Canada’s First Lacrosse Superstar

Bill Isaacs was perhaps the greatest player of the indoor game.

Written by Nelle Oosterom

Posted January 9, 2023

Lacrosse was already a tradition in Bill Isaacs’ family when he was born on the Six Nations of the Grand River First Nation in southern Ontario on March 18, 1914. He was the son of Freeman Joseph Isaacs, who played on Canada’s bronze-medal-winning lacrosse team at the 1904 St. Louis Olympics, and two of his five brothers were star players. But it was Bill Isaacs who would grow up to become arguably the greatest “box lacrosse” player of all time.

Lacrosse was invented by the Haudenosaunee, who called it tewaaraton — meaning little brother of war. Also known as stickball, the game — which was meant to toughen up young warriors — had a spiritual element while also being fun to play and to watch.

French Jesuit missionaries working in the St. Lawrence River valley in the 1630s were the first Europeans to witness the game, and they named it lacrosse. By the time Isaacs was born, lacrosse had been adopted by white settlers, with the rules standardized to include fewer players. (In Indigenous communities, the rules were usually agreed upon the day before, and there could be as many as hundreds of players on the field.) The new codified game became firmly established as Canada’s national summer sport.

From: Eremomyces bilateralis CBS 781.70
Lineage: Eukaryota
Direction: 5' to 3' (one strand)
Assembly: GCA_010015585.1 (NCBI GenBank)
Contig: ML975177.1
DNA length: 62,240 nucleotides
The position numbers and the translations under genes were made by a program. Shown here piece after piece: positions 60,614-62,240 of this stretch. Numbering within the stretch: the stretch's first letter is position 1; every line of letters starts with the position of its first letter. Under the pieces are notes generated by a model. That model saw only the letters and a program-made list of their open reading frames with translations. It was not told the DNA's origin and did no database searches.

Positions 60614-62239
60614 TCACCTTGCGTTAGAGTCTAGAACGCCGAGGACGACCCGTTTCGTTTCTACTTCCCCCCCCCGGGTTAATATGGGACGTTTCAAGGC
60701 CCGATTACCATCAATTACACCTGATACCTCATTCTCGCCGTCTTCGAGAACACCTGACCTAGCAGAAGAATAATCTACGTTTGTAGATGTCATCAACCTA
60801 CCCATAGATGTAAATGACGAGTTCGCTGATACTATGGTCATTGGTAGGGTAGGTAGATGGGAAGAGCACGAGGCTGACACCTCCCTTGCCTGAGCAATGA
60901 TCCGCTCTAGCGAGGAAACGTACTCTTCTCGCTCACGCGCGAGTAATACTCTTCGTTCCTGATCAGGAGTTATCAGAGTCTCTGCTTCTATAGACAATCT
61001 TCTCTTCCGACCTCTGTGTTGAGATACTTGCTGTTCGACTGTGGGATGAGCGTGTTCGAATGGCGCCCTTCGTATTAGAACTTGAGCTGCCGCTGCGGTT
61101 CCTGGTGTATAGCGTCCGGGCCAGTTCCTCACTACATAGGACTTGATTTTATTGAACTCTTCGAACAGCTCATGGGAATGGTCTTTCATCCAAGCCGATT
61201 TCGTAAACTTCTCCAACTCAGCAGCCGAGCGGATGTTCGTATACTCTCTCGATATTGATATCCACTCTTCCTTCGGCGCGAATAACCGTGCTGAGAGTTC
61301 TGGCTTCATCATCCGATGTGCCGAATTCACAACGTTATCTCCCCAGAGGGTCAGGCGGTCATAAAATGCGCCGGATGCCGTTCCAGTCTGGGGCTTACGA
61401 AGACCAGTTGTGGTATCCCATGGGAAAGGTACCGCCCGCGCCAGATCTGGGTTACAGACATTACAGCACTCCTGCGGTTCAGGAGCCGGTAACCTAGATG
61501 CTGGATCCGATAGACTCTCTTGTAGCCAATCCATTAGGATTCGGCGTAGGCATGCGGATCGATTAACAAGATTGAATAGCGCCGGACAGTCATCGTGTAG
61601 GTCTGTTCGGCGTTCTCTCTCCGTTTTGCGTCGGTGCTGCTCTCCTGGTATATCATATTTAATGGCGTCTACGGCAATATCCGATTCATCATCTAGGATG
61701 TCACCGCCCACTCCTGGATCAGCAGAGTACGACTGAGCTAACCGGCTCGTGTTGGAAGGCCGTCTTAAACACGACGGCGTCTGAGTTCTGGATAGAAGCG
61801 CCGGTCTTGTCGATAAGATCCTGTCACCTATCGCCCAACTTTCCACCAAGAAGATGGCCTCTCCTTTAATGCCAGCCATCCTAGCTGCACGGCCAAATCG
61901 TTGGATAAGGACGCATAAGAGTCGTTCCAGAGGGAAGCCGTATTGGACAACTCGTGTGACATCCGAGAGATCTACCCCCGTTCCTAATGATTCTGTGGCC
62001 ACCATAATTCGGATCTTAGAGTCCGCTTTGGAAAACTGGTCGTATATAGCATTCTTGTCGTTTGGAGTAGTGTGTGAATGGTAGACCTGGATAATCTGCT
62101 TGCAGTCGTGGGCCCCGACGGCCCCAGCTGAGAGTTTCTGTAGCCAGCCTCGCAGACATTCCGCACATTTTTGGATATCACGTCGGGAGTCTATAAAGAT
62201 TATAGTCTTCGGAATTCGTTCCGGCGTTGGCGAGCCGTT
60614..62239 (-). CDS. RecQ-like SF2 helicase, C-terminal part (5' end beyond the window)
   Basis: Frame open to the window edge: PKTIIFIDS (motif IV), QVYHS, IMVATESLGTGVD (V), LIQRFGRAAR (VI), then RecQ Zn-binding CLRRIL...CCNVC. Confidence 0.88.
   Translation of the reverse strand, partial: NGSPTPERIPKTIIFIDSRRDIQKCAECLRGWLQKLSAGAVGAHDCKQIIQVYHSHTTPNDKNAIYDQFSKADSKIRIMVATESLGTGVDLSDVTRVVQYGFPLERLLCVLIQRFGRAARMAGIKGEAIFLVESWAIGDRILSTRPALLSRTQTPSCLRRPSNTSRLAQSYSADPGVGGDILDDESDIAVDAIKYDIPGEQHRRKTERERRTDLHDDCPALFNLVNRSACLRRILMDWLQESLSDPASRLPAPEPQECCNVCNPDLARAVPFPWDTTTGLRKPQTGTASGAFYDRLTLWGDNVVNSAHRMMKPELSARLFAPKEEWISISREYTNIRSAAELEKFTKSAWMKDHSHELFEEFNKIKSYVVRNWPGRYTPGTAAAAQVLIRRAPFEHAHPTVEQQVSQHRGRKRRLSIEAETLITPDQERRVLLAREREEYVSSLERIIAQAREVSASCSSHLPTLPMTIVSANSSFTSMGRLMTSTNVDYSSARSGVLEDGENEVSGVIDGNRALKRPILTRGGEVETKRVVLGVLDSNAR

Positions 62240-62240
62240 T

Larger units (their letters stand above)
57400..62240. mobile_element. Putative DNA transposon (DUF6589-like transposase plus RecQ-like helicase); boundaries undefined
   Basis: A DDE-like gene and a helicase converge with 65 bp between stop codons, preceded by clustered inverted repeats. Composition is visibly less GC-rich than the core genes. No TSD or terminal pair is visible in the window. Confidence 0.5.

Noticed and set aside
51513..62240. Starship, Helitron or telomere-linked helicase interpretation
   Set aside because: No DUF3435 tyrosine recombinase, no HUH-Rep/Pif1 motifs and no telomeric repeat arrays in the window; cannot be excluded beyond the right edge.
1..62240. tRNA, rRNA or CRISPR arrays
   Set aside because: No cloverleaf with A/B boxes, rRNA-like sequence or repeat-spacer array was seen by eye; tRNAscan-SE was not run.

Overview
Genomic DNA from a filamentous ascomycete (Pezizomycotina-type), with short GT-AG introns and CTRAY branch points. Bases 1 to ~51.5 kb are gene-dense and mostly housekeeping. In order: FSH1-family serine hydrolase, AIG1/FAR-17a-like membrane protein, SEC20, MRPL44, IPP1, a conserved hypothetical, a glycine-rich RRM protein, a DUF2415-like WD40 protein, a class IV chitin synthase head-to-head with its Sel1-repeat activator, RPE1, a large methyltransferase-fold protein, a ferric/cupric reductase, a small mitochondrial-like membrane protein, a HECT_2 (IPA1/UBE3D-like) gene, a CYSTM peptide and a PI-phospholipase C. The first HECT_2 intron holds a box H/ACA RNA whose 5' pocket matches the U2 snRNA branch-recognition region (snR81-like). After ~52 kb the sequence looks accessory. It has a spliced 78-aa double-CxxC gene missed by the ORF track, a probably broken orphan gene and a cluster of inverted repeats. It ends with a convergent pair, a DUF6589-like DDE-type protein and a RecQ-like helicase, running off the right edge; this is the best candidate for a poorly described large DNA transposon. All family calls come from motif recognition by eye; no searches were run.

Isaacs grew up playing field lacrosse, but by 1931 indoor box lacrosse leagues had been established by the National Hockey League to make use of empty hockey arenas in the off-season. He and his older brothers Lance and Wade played for various teams in southern Ontario and in the United States, at a time when games typically attracted up to six thousand fans.

Isaacs’ son, Peter, said in 2011 that his father was recruited by a team in Hollywood, California, but turned down the offer because he and his wife were expecting a child: “He recruited some other people in his place, and interestingly enough one of them was a fellow [also from Grand River] who came to be known as Jay Silverheels, who ended up playing Tonto in The Lone Ranger series on television. So every once in a while I think, hmm, that could have been me or my dad.”

Inducted into the Canadian Sports Hall of Fame in 2015, Bill Isaacs played competitively from 1932 to 1949. A member of two Mann Cup-winning teams, the Mimico-Brampton Combines and the Hamilton Tigers, he scored a total of 777 goals and added 467 assists in 346 games during his professional career. Isaacs died in 1985.

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This article originally appeared in the February-March 2023 issue of Canada’s History.

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